Oh, civic meetings, forums, breakfasts, luncheons, this kind of thing. We developed informal education classes at the Y, where we had—teaching a lot of people reading, writing and arithmetic at the Y. These are people that couldn't write their names; they began to get—to do this kind of thing. We were able to invite retired teachers to come in and work with them, these type of programs. We didn't have a gymnasium or a swimming pool at that time, but we used the city recreational facilities until we were able—until we finally were able to get some physical facilities. We had membership—naturally, membership was reasonable, it was cheap. A boy could join the Y at that time for two dollars and a man five dollars. Now, with the new building going up at the Y, membership would be two hundred and sixty-five dollars for a man, so we've seen that.

But the YMCA was unique, because we had a dormitory. You see at that time, Afro-Americans or blacks—and we would say Negroes then—they could not live uptown and they could not get a room in the hotel. So the YMCA was the place, that we had twenty-two rooms—no, we had twelve rooms, we had twenty-two men that lived in the dormitory. That was a part of our budget. Then on the second floor we had meeting places and a place for meals, chairs, this kind of thing. This was the only facility in Greensboro that whites could come and visit with blacks and eat together. So this is where the political—in the political arena that the political candidates was able to come down and plead for blacks to vote for them. There was no place uptown where blacks could sit down and eat with them until the YWCA [Young Women's Christian Association] uptown began to serve black and white together.

KH:

Generally it would be white politicians who'd come to the Y to eat or—

DM:

A cross-section. If they were invited they would come. Sometimes if we had a program that was appealing they would ask could they come. It would be all right.

KH:

How involved were black women in the Y at this time? Hayes-Taylor Y?

DM:

All the way. We had woman's auxiliary, a woman's auxiliary that was a part of the Y. We had a mother's club and we had a parenting group, this kind of—that kids that we worked with we'd have their mothers and parents organize to assist with all kinds of activities that they had, that we would have.

KH:

I guess there also was a YWCA? There are two YWCAs.

DM:

The YWCA was started later.

KH:

I see.

DM:

It seems to be Dudley YWCA—

KH:

In the forties or fifties?

DM:

Yeah, and that was started, and they had—originally they started in the old Dudley home that was across from A&T's campus. Dudley was one of the first presidents—second president, of A&T. Then the YW finally was able to get a building up on the corner of Lee and—well, the name of the street—but this is where the food shelter is now, where the YW originally was built. And then they finally merged, and they became one uptown. But that was during the civil rights in the sixties.

KH:

Okay. Tell me a little bit about the way money for Hayes-Taylor, the way capital money was invested in Hayes-Taylor, how the building got started in the beginning. I believe Caesar Cone—

DM:

Yeah, the Y, the YMCA, as I stated, as alluded to, started in the basement of the old Carnegie Library. So a group of youngsters—and whenever we could get some of the older men would to come in and serve as counselors—would meet on Sunday afternoon. They would have constantly have meetings and then they, at that time, they didn't have any funds except the money they would put in the offering.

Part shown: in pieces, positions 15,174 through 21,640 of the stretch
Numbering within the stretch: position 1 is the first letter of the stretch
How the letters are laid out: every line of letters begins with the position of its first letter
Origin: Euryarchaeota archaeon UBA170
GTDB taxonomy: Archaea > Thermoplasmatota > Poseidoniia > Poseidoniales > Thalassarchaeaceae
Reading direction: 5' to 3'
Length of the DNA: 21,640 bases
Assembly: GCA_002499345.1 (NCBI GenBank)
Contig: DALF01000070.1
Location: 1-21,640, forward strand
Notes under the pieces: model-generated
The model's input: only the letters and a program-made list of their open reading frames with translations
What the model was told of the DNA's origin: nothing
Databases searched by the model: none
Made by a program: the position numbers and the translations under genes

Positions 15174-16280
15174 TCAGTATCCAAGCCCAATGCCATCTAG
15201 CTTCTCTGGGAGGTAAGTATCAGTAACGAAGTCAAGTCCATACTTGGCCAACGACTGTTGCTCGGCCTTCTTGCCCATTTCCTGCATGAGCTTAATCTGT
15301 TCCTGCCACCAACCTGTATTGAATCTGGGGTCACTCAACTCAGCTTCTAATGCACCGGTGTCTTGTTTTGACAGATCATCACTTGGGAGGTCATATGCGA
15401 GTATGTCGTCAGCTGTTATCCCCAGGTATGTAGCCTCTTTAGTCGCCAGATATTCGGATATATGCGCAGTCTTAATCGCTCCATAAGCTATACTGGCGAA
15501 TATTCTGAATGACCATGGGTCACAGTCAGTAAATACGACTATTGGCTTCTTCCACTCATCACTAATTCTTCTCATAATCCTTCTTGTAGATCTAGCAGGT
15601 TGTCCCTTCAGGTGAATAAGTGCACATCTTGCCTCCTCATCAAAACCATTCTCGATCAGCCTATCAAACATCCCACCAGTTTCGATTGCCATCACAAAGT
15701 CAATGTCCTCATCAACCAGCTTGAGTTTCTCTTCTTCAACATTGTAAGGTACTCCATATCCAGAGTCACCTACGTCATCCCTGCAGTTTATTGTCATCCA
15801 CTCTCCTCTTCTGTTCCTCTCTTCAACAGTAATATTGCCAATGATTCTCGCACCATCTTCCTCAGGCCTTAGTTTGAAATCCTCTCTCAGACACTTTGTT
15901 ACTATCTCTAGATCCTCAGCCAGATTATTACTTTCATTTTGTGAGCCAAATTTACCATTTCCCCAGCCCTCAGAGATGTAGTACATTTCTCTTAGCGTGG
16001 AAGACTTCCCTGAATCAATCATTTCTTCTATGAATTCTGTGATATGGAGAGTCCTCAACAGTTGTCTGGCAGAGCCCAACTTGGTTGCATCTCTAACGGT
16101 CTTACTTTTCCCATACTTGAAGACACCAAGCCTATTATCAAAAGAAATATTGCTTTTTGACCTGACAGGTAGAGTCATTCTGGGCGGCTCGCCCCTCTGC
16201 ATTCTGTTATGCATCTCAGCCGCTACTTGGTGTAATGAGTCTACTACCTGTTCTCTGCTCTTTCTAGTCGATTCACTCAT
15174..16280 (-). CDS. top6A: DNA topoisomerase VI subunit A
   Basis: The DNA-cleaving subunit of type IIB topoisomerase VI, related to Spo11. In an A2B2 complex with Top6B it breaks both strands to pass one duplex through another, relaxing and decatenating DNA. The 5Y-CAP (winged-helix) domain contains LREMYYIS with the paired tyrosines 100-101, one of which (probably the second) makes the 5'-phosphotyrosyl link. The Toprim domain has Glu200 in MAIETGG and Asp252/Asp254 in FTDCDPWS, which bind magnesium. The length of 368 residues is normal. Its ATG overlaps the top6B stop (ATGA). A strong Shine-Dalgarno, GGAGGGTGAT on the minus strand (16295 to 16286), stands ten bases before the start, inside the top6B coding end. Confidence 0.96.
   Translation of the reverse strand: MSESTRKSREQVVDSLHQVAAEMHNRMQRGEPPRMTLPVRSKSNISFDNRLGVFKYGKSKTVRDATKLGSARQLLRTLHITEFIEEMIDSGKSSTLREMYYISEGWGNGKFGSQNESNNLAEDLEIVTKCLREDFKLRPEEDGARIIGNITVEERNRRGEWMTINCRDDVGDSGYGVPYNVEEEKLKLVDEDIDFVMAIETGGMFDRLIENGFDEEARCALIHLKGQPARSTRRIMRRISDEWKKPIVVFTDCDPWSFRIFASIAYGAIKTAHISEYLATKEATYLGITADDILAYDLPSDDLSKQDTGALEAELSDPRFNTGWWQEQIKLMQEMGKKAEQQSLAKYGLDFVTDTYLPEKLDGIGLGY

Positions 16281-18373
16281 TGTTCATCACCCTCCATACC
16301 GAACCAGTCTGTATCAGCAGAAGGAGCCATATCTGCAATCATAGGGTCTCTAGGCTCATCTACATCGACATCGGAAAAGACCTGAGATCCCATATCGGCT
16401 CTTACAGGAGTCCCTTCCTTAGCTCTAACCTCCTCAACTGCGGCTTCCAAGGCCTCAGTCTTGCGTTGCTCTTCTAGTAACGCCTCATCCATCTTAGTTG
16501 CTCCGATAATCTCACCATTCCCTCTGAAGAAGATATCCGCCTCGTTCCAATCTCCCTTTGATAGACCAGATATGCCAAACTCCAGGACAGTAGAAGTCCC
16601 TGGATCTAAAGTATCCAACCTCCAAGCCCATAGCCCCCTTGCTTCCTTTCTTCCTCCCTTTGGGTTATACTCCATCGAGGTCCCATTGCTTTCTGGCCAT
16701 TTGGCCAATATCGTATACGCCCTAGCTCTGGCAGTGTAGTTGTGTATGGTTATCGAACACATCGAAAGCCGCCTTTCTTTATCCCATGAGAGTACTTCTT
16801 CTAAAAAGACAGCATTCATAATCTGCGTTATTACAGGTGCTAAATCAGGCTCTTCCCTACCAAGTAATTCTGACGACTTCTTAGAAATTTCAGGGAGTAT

So they finally announced that they were going to try to get a building, at least rent and quarters, and they got it in the paper. And then—this is when Caesar Cone read—he was out in Arizona somewhere ill in the hospital, and he read it. And it hit him that this could be something that maybe he would like to make a contribution on, provided it would go the way he would like for it to go. He—it was announced in the paper that the citizens wanted to [cough] build a building, said they'd found a piece of property where the Y is now, and this piece of property was five thousand dollars.

So he made a challenge that if they would, if they would raise the money, the Afro-Americans would raise the money, which was five thousand, he would make a donation of sixty-five thousand for the building, provided [cough] provided it would be named after two servants that had worked in his household that had helped to raise him. And that was Mrs. Hayes—is it too cool for you in here?

KH:

Excuse me.

[recorder paused]

KH:

But anyway you were talking about Caesar Cone's [unclear] the name.

DM:

He wanted to do something, provided that they would name the facility after these two servants in his household. That was Mrs. Hayes, who was the cook, and Mr. Taylor, who was the chauffeur and the butler. So that tied in very well, there was no problem in that. The Afro-Americans was able to raise four thousand five hundred dollars or something like that, and that was close enough. So he went on with the donation of sixty-five thousand dollars.

So that's when the first part of the building was built, which is the old part now. Dormitory, second floor, which was meeting places, and the lounge and offices and game room on the first floor. No gymnasium, no swimming pool. Then in—we hired the first secretary, Thomas Hummins[?] from Indiana. And that is—after two years or three years, that's when I came aboard, after it was, it was dedicated in 1939, December. So I came on board I think in '42 or '43.

KH:

At that time, I guess the Y was the only real place for people of color to have any recreation.